Good answer. "We're happy with our lives now" should be enough, though. That goes for ANYONE. Nobody should be pressured into a marriage or a relationship. The freedom to marry includes the freedom to NOT marry.

Will telling the family help anything? That is the most important question to ask. If it will not help, or the harm will outweigh the help, then it is best not to be completely open with them. Some of them probably have figured it out already anyway, and are happy with it being unspoken.

Kudos to Prudence (Emily Yoffe) for being respectful of the relationship.

The folks at admit to lacking the spirit of solidarity when it comes to this.

I have interviewed consanguinamorous brothers and others in consanguinamorous relationships.

Meanwhile, another advice columnist, Dear Abby, got a letter from a man who discovered that his late father was gay, and was closeted, at least to the letter writer and his sister. Was his mother unwittingly used as a beard? That will happen less as we move towards full marriage equality. But the third letter in the column was also of interest. MIXED UP IN WISCONSIN wrote...

I have been dating "Jared," who is the nephew of my sister's husband. Due to the family situation, this is a very weird relationship. I was widowed at 22. I am now 27, and this is the first relationship I have had since my husband died. I'm not sure what to do.

Is it wrong to date Jared? How do I introduce him to family and friends? My sister always refers to him as her nephew. That makes me feel like my relationship with him is incestuous.
No, it isn't wrong for her to date Jared. All that matters is what she and Jared need, want, and how they treat each other. It is bad enough consanguinamorous relationships are attacked, but to allow such prejudice cause trouble for people who aren't even related by blood is additional hate.This planet needs more love. Dear Abby is supportive. Go Dear Abby!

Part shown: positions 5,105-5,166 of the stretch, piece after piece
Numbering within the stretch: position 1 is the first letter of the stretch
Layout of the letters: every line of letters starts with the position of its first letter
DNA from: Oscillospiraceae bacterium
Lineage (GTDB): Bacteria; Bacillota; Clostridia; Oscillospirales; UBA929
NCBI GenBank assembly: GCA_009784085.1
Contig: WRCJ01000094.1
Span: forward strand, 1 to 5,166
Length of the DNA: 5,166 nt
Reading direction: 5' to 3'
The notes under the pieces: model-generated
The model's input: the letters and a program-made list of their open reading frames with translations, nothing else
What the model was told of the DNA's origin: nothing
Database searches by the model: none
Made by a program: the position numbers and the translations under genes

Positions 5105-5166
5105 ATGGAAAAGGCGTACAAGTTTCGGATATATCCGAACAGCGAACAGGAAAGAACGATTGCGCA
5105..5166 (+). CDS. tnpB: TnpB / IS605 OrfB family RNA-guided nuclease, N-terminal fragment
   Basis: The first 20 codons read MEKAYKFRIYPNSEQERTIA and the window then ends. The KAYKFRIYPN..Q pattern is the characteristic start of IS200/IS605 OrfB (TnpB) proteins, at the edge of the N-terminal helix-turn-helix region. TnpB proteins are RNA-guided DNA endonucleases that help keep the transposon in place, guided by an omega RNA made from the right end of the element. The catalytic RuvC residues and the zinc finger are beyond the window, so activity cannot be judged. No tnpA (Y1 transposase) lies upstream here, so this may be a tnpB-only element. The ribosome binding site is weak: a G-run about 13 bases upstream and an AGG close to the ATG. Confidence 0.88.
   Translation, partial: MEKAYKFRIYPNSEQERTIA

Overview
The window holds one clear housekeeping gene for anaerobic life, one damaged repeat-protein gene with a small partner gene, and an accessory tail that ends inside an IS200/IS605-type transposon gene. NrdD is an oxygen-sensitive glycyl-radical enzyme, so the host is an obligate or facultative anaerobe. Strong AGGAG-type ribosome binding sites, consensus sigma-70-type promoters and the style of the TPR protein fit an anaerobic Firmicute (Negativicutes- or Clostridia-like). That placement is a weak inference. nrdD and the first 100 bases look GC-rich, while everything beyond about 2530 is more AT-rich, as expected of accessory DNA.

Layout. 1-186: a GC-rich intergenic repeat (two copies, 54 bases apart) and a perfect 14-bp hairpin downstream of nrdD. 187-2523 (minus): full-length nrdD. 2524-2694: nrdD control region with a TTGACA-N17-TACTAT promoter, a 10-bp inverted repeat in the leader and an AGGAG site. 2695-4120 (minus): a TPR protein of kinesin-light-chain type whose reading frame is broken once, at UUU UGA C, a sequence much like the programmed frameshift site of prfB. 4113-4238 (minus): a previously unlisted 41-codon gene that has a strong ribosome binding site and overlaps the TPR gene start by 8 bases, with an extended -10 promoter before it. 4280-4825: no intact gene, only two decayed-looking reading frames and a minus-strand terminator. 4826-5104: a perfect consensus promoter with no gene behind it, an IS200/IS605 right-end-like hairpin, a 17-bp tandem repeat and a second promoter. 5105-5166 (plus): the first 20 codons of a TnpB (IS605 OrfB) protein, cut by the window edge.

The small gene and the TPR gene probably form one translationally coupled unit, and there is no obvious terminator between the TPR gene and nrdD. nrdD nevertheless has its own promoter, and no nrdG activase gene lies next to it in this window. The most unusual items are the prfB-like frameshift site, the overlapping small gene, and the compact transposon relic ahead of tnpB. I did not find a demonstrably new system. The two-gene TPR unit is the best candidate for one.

— — —

No comments:

Post a Comment

To prevent spam, comments will have to be approved, so your comment may not appear for several hours. Feedback is welcome, including disagreement. I only delete/reject/mark as spam: spam, vulgar or hateful attacks, repeated spouting of bigotry from the same person that does not add to the discussion, and the like. I will not reject comments based on disagreement, but if you don't think consenting adults should be free to love each other, then I do not consent to have you repeatedly spout hate on my blog without adding anything to the discourse.

If you want to write to me privately, then either contact me on Facebook, email me at fullmarriageequality at protonmail dot com, or tell me in your comment that you do NOT want it published. Otherwise, anything you write here is fair game to be used in a subsequent entry. If you want to be anonymous, that is fine.

IT IS OK TO TALK ABOUT SEX IN YOUR COMMENTS, BUT PLEASE CHOOSE YOUR WORDS CAREFULLY AS I WANT THIS BLOG TO BE AS "SAFE FOR WORK" AS POSSIBLE. If your comment includes graphic descriptions of activity involving minors, it's not going to get published.